The survey, conducted by the pollster James Johnson, showed Labour holding a lead of 20 percentage points over the Conservatives. Mr. Johnson, who conducted polls for former Prime Minister Theresa May, wrote on Twitter that the main reason people gave for planning to vote Labour was antipathy toward the prime minister.

If the Conservatives are swept out of that seat, as well as out of another one, in Tiverton and Honiton — where the incumbent, Neil Parish, resigned after admitting he had watched pornography on his phone while in the House of Commons — political analysts said panicky Tory lawmakers would trigger a no-confidence vote.

Even if Mr. Johnson survives that, some predict he will face a winter of misery, as the country deals with surging food and fuel prices. The International Monetary Fund estimated last month that consumer prices would soar 13 percent this year and next. Other forecasters said a recession was unavoidable.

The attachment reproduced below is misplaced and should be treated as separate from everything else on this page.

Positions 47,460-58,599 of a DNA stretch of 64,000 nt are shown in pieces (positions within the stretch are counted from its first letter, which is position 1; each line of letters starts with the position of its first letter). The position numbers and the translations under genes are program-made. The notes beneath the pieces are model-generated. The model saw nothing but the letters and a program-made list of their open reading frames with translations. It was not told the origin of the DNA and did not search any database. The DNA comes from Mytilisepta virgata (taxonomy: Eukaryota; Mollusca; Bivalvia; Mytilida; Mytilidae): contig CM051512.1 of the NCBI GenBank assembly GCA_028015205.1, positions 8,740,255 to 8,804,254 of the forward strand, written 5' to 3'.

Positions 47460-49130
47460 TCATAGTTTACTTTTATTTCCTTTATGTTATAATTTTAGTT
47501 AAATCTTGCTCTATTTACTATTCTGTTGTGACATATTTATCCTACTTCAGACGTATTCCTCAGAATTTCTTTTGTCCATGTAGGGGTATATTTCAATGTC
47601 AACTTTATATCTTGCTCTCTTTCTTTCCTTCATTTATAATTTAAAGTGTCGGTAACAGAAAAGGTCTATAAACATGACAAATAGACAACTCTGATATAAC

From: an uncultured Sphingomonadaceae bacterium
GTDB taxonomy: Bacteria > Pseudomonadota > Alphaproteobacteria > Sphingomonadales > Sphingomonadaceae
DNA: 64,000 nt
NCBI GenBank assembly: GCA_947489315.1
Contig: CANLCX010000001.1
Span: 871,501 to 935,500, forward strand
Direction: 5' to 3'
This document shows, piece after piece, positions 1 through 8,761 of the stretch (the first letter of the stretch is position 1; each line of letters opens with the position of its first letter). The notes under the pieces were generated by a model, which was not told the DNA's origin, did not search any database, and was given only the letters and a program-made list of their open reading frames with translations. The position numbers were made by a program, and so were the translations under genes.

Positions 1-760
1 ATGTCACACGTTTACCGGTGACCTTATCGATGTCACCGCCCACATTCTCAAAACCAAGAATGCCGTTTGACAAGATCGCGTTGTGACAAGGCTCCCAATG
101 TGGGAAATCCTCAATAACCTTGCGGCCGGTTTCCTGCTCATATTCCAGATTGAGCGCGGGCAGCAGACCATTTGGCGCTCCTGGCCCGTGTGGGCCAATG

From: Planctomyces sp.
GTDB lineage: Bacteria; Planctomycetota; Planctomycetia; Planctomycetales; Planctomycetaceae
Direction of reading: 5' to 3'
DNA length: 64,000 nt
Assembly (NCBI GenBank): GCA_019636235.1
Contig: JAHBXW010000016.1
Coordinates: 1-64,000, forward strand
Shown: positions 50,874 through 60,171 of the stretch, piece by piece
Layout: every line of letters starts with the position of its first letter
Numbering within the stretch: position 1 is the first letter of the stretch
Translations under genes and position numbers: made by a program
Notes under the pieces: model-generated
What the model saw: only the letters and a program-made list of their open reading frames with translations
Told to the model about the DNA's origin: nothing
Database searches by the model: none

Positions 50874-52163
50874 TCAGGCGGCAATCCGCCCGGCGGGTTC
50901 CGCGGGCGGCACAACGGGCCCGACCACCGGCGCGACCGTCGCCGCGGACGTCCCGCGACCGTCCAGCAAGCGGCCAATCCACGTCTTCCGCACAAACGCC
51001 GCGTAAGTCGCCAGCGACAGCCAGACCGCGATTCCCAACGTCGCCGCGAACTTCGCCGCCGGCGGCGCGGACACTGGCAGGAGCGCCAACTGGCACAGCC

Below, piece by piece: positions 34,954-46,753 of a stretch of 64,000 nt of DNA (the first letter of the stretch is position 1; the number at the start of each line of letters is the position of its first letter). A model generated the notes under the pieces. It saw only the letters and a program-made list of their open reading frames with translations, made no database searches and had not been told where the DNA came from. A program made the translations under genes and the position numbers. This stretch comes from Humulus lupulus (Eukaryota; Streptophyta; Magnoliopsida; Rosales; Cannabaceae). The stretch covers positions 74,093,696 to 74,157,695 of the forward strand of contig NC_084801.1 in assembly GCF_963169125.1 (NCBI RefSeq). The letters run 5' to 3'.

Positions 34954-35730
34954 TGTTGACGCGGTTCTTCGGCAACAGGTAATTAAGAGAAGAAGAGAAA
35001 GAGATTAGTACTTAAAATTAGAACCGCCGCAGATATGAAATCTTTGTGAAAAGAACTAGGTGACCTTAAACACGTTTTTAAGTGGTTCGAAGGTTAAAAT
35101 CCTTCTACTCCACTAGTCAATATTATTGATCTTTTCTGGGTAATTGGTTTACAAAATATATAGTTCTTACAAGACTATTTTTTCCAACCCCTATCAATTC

With all that looming, Britons could be forgiven for dwelling on the last 70 years, an era in which the queen anchored the country through previous bouts of political, economic and social turbulence.

“You laugh and cry with us and, most importantly, have been there for us, for these 70 years,” said Prince Charles, who spoke at the concert and referred to his 96-year-old mother as “Her Majesty” and “Mummy.”

On Sunday, the queen, clad in green, made another appearance on the balcony at Buckingham Palace, after missing most of the festivities because of trouble walking. A crowd of several thousand saluted her with “God Save the Queen.”